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Forgetting Sarah Marshall

Drama . Romance . Comedy

When Sarah Marshall dumps aspiring musician Peter Bretter for rock star Aldous Snow, Peter's world comes crashing down. His best friend suggests that Peter should get away from everything and to fly off to Hawaii to escape all his problems. After arriving in Hawaii and meeting the beautiful Rachel Jansen, Peter is shocked to see not only Aldous Snow in Hawaii, but also Sarah Marshall.

Actors: Kristen Bell , Jason Segel , Carla Gallo , Jonah Hill , Jack McBrayer , Paul Rudd , Bill Hader , Russell Brand , Mila Kunis , Kristen Wiig
Directors: Nicholas Stoller
Country: USA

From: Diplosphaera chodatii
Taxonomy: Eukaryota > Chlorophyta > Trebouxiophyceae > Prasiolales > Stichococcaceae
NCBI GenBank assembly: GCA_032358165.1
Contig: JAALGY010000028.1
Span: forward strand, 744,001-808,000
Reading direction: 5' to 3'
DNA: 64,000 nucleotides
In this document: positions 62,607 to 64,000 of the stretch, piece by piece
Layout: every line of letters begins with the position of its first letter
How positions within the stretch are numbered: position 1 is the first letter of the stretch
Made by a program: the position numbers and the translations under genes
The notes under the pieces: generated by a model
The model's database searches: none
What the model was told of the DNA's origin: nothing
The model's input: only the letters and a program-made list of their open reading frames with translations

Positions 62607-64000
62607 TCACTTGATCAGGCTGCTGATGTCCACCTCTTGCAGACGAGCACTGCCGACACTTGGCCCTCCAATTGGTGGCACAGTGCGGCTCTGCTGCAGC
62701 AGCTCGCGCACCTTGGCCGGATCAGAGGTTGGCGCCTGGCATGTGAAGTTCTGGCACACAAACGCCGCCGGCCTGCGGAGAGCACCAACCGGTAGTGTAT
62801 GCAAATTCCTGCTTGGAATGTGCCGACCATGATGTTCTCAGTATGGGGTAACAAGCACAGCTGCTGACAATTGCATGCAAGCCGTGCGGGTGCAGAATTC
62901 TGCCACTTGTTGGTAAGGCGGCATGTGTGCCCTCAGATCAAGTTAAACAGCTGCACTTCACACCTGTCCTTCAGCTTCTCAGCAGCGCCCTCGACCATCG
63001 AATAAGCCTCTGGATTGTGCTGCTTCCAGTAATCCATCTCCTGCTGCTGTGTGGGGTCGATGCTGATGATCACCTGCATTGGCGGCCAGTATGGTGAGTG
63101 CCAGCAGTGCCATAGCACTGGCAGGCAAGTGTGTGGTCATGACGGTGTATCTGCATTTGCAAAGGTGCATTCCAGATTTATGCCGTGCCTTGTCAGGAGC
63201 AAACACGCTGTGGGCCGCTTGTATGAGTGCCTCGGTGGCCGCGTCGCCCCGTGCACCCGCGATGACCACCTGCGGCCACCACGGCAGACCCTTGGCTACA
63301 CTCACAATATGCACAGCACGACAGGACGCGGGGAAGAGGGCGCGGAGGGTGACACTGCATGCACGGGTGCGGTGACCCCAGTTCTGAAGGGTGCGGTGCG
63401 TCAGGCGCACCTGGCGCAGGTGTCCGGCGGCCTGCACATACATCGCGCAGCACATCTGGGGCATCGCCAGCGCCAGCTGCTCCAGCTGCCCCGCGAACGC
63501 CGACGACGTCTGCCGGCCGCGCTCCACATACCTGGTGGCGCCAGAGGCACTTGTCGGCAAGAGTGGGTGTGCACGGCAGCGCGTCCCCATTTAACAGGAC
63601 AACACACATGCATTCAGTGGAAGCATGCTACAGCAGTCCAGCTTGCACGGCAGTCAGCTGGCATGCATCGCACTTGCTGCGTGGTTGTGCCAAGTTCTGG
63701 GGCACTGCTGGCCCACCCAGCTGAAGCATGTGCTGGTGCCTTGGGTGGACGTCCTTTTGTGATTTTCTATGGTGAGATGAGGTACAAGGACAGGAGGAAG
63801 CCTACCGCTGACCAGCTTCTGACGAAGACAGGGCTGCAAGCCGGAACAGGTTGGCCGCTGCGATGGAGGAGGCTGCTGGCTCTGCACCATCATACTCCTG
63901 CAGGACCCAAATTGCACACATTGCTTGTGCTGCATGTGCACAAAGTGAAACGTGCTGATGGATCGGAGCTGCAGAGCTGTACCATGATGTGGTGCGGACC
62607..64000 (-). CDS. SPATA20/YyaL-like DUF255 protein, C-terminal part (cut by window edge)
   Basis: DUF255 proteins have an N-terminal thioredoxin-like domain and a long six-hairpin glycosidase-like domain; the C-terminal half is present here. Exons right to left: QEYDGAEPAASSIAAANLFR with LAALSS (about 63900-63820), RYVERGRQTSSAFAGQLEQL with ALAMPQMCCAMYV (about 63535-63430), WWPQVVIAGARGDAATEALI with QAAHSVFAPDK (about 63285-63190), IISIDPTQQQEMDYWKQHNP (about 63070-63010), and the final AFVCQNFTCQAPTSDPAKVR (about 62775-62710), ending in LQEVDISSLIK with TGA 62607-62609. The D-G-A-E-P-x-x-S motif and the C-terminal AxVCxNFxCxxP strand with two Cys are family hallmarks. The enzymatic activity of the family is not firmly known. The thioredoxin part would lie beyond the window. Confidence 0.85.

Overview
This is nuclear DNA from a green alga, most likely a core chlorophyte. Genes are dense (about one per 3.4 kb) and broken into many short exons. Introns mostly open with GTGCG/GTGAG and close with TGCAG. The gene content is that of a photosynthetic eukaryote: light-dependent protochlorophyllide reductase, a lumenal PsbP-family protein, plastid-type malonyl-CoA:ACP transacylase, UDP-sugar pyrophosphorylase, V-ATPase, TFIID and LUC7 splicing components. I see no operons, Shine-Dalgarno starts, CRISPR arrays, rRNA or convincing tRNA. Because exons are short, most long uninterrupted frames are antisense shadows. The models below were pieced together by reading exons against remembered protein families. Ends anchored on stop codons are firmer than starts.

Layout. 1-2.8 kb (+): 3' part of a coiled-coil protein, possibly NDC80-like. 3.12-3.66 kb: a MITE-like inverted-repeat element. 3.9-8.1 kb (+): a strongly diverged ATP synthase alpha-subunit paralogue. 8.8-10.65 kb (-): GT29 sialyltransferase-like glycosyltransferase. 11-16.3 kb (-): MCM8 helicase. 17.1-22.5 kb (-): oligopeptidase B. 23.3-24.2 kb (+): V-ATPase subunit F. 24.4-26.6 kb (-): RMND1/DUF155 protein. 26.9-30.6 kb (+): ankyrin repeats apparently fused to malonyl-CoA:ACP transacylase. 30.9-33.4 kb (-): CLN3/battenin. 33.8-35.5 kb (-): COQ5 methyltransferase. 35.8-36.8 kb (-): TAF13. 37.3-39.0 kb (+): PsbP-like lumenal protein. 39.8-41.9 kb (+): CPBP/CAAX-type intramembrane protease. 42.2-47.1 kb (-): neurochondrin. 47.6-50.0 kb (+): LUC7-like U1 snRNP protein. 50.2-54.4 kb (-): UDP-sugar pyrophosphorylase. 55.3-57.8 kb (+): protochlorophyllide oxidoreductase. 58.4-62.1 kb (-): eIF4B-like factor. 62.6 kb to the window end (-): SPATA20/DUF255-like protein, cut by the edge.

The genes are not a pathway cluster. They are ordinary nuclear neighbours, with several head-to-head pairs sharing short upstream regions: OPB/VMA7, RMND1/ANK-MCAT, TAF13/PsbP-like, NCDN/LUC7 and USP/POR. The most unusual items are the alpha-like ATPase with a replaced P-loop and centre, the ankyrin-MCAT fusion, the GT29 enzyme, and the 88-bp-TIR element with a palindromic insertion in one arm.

Release: 2008-04-18
More Info:
  • Peter Travers

    A raucous ride through one man's pain.

    Rolling Stone Full Review
  • Michael Phillips

    It's worth seeing just for the banter between Segel and Hader, which recalls the peak conversational riffs from "Knocked Up."

    Chicago Tribune Full Review
  • James Berardinelli

    There's a wit in Segel's writing that marks him as every bit Apatow's equal in this arena.

    ReelViews Full Review
  • Lisa Schwarzbaum

    Nakedness has rarely looked so...naked. And innately, universally comic.

    Entertainment Weekly Full Review
  • J.R. Jones

    In the Apatow manner, Segel mines a mother lode of painful personal memories for his breakup gags, and the vanity of entertainment people proves to be another rich vein.

    Chicago Reader Full Review
  • Connie Ogle

    It's terrifically funny and, for a few brief moments, poignant.

    Miami Herald Full Review
  • Lou Lumenick

    This film is so funny it may be beside the point to complain that, as in many Apatow productions, the writing and direction are still in something of a state of arrested development.